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Gah! the english language is so...complicated

I never thought of it. I'm a HUGE reader. i can go through a good book like water.

but now, i'm teaching my son how to read, and i never realized how stupid and complicated this is. he started out learning short sounds. well, recently i've been toying with teaching him long vowel sounds, and how the vowel changes consenant to a different sound.

for instance, how can you tell a child how to say and spell "ear", but then turn around and tell them they're saying "bear" wrong? and "ch" isn't always a blend sound? (chapter; preschool) they teach that the silent "e" changes the vowel, like "bike, like, kite" but what about in words like "bicycle"? the silent "e" does nothing to the second "c". and don't even get me on the "y" sounds like a short "i" in that word.

ok, now i'm just venting. obviously it's possible to teach them. i'm just wondering how the heck they even do it. it can be very confusing. it certainly is for me TEACHING it, let alone my son trying to figure it out. he's only 4, so i'm not rushing...

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Asked by armywife43 at 10:38 PM on Mar. 16, 2011 in School-Age Kids (5-8)

Level 21 (11,516 Credits)
Answers (21)
  • Well at 4 and 5 preschool teachers typically stick to word families. Cat, hat, bat etc. Sit, hit, bit etc. And common words, in, the, on, and... These words are typically memorized by children not sounded out. Words that can't be sounded out like the ones you mentioned aren't introduced until first and second grade, and most schools do them through phonic instruction. There's a song almost every first grader I've ever met knows, and it's the phonics song. But typically teachers start the song in September, and it doesn't finish until May because of all the different blends in the English language, and exceptions to rules. With your son I'd stick to words that can be sounded out, word families, and common words. Read books that have about 3 words in each sentence. Leveled readers are the best to start with. Leave the crazy blends and memorization of hard words till later.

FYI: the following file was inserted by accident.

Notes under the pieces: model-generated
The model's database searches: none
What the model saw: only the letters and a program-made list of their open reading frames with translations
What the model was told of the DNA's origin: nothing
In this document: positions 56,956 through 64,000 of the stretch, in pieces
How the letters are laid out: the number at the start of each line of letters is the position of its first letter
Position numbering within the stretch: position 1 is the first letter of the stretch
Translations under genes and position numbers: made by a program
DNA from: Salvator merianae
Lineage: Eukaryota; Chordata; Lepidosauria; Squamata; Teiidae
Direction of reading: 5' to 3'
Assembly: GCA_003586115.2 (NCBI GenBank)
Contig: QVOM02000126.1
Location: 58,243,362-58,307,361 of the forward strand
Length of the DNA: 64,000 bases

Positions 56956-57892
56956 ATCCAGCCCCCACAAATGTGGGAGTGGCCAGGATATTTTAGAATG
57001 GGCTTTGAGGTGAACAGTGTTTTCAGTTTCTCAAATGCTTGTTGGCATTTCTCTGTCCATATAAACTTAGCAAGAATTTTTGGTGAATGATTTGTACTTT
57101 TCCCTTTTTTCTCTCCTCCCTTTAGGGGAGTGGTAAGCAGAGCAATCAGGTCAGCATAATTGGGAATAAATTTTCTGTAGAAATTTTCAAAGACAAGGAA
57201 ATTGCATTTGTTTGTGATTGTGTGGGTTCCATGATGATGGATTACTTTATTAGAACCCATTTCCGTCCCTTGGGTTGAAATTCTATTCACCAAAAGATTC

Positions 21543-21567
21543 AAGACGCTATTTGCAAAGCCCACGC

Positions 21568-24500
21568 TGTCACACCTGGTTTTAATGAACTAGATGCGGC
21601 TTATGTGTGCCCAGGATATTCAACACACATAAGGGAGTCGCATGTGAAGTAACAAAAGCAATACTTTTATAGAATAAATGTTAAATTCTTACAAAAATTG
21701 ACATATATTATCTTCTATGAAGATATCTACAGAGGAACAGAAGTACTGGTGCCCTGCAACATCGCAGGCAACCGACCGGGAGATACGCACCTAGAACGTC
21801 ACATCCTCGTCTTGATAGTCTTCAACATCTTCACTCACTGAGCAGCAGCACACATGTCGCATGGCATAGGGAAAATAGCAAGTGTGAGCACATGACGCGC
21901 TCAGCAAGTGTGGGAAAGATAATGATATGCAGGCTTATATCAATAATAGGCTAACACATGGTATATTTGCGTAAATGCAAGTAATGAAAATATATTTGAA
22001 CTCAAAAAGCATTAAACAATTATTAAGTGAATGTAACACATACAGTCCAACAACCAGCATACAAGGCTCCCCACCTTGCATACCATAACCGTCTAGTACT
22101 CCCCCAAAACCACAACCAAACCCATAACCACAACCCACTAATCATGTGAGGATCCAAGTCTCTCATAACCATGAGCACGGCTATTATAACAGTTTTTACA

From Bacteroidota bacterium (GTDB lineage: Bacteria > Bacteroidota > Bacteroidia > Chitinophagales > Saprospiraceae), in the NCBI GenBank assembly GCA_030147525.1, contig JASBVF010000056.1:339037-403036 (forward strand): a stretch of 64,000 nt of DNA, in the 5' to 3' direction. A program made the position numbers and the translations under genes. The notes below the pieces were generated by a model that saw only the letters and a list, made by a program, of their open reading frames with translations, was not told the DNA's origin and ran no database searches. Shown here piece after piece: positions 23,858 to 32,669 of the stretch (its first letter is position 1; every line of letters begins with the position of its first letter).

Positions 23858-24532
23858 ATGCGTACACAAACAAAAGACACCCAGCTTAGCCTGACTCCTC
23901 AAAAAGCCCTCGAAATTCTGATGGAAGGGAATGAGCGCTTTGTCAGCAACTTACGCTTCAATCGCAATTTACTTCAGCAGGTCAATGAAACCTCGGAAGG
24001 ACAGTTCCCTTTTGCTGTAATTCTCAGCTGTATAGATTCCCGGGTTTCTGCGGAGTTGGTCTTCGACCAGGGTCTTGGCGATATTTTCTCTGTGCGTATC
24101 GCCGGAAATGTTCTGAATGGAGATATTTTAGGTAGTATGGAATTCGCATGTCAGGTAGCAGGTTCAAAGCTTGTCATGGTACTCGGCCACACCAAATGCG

Answer by ba13ygrl1987 at 11:09 PM on Mar. 16, 2011

  • Ugh!! I agree--my son is in first grade and heavy into learning to read in school right now. The english language is incredibly inconsistent!! When I'm helping him with his homework it's so hard sometimes to try to explain all the different sounds to him. He gets frustrated sometimes and so do I!!

    Answer by natersmom76 at 11:18 PM on Mar. 16, 2011

  • I'm homeschooling my 5 year old using Abeka curriculum. We're actually just dealing with some of those sounds. He learned the ear sounds last week, it introduces them as "special sounds" and they each have a flash card, it has me introduce all 3 ear sounds together (ear, bear, earth), but each with a different flash card and different picture. They need to learn all the sounds it can make and if they don't immediately know when they see a word they need to try each different sound and see which one makes sense. This program comes with almost 200 special sounds. I feel overwhelmed when I think about it, but my son has done really well catching on.

    Answer by mybella81 at 11:18 PM on Mar. 16, 2011

  • As for words like bicycle, you need to start breaking words up into syllables and then you can usually apply your long/short vowel rules and special sounds.

    Answer by mybella81 at 11:19 PM on Mar. 16, 2011